A report published in the Conservation Biology magazine cites several incidents gathered from all over the world in the past years, where technologies introduced to simplify the work of animal protection groups and state authorities have been hijacked or turned against the animals they were meant to protect.
In most of these incidents, at the receiving end of these reports are poachers, who were caught using these new toolsets to reduce the amount of work and time they spend hunting down and killing endangered species.
The most technically advanced of these incidents occurred in India, in 2013, when poachers hacked GPS collars fitted on India's Bengalese tiger population.
The hacking attempts failed because Indian authorities used encryption to secure GPS coordinates and sent the data to a private email inbox, to which attackers couldn't get access. Nonetheless, the incident raised alarm bells at various national parks and animal protection groups around the world.
The same cannot be said for other tracking systems, most of which function via VHF radio waves. All poachers have to do is buy an off-the-shelf radio receiver, which they have to tune in on a dedicated frequency, and use the receiver as a radar until they pinpoint a tagged animal.
This happens because the radio tracking device emits a constant stream of radio signals that poachers can track, with the signal going stronger as they near the animal. The hardest part is to discover the frequency of each device.
Canadian authorities have already instated public bans on VHF radio receivers in several national parks. As poaching is less of a problem in Canada, compared to other countries, the ban was set to deter wildlife photographers from tracking down and harassing the local tagged wildlife.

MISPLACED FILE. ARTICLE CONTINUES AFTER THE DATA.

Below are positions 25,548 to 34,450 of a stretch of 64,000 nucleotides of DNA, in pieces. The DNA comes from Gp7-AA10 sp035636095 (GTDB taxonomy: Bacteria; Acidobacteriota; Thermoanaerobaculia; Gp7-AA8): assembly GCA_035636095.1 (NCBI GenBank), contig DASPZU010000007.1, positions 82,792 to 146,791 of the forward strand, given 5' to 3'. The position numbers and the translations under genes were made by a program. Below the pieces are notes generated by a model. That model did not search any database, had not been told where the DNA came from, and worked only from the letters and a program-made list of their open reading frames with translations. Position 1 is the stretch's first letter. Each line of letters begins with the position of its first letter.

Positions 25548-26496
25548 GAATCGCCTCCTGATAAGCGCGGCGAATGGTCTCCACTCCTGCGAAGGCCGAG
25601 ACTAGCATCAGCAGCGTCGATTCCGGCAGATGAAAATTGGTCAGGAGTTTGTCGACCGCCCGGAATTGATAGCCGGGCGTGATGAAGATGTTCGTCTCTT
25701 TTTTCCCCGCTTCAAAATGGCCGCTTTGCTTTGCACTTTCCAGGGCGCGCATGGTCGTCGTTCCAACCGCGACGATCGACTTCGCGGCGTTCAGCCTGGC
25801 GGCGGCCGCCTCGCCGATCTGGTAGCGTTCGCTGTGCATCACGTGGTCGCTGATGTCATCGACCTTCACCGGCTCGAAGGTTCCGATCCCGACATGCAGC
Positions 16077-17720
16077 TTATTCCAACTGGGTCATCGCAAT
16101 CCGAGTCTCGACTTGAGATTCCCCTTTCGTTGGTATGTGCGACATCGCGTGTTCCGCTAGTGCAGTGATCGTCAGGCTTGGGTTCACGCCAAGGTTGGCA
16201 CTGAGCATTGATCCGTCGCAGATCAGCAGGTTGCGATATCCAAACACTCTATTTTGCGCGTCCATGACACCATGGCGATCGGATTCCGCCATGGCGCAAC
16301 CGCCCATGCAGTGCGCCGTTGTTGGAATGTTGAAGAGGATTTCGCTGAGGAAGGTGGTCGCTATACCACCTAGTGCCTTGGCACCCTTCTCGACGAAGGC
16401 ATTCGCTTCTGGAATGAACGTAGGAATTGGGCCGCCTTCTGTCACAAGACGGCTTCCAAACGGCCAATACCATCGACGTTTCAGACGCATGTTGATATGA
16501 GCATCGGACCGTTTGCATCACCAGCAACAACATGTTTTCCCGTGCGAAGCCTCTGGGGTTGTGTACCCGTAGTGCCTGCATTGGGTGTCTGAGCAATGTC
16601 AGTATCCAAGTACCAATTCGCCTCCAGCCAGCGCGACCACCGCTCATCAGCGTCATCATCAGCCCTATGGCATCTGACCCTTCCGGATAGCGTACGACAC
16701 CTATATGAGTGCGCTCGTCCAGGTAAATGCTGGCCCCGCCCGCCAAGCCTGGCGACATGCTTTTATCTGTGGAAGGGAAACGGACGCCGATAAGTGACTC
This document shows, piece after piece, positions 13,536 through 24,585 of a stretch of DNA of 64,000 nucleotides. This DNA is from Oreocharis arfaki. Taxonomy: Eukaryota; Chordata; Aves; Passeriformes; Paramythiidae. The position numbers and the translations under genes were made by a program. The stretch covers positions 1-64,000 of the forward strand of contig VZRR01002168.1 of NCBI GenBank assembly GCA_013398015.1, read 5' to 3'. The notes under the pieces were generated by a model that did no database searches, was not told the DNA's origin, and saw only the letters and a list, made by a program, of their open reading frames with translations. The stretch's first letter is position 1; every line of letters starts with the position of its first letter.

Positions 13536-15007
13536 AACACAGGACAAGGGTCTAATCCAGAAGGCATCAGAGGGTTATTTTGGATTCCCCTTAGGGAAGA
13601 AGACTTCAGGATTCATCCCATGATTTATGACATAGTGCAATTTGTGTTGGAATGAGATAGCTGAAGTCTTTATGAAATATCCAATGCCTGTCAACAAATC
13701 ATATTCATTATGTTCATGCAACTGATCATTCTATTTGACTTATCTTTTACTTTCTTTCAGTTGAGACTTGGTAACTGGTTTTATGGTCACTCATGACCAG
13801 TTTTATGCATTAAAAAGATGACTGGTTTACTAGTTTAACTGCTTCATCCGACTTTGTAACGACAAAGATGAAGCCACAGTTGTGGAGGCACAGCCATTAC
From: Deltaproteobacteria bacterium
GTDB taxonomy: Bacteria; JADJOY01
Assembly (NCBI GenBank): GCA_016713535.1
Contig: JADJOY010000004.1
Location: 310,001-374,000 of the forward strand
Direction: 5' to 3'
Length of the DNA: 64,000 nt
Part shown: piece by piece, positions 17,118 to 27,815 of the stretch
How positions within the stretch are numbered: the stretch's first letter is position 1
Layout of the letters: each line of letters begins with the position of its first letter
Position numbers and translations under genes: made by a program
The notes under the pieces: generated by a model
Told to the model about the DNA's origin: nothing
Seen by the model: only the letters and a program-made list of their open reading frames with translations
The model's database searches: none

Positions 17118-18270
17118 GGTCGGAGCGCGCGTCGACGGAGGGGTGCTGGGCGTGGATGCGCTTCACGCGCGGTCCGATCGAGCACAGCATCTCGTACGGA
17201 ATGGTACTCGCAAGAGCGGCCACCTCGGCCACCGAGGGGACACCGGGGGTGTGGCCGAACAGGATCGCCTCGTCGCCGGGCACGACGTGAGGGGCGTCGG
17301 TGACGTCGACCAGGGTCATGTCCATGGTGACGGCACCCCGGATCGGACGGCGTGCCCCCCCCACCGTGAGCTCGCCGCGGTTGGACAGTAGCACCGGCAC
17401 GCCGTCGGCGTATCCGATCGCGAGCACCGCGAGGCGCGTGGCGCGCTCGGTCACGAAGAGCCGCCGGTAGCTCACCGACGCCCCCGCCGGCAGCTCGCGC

In some cases, the tagging isn't even done by state officials. In Africa, many safari operators deploy their own trackers. This is because most companies must provide huge discounts to tourists if they don't encounter any wildlife.
Since this data isn't controlled by state or park officials, tracking information could easily find its way into the hands of a poacher.
Furthermore, poachers have also taken to social media and other nature communities, from where they download wildlife imagery.
Using special software, poachers extract GPS metadata from images and use this information to get an idea of an animal group's regular hunting grounds.
And if everything else fails, poachers could also install smartphone apps that track animal sightings on safaris. Yes, there's an app for that too.
But data from government-sponsored animal tracking projects wasn't abused only by poachers, as the research team discovered.
For example, Australian authorities used data gathered by another agency to cull the local white shark population. Authorities first tagged white sharks with acoustic tags to track their movements near Australia's beaches, then they turned around and used the same data to coordinate organized cullings.
The same thing happened in the US, where groups of angler fishers petitioned the government to release geo-tracking data on species of northern pike.
Anglers argued that because the project was government funded, the data needed to be publicly available. Their requests were ignored after government officials realized they only wanted to boost their catch rates, and making the data publicly available would have put the local pike population in danger. When this fell, just like in Africa, anglers restored to tagging the fish themselves, often interfering with government studies.
These are only a few of the cases where modern technology has put the planet's fauna at greater risk, even if initial intentions have been to protect it.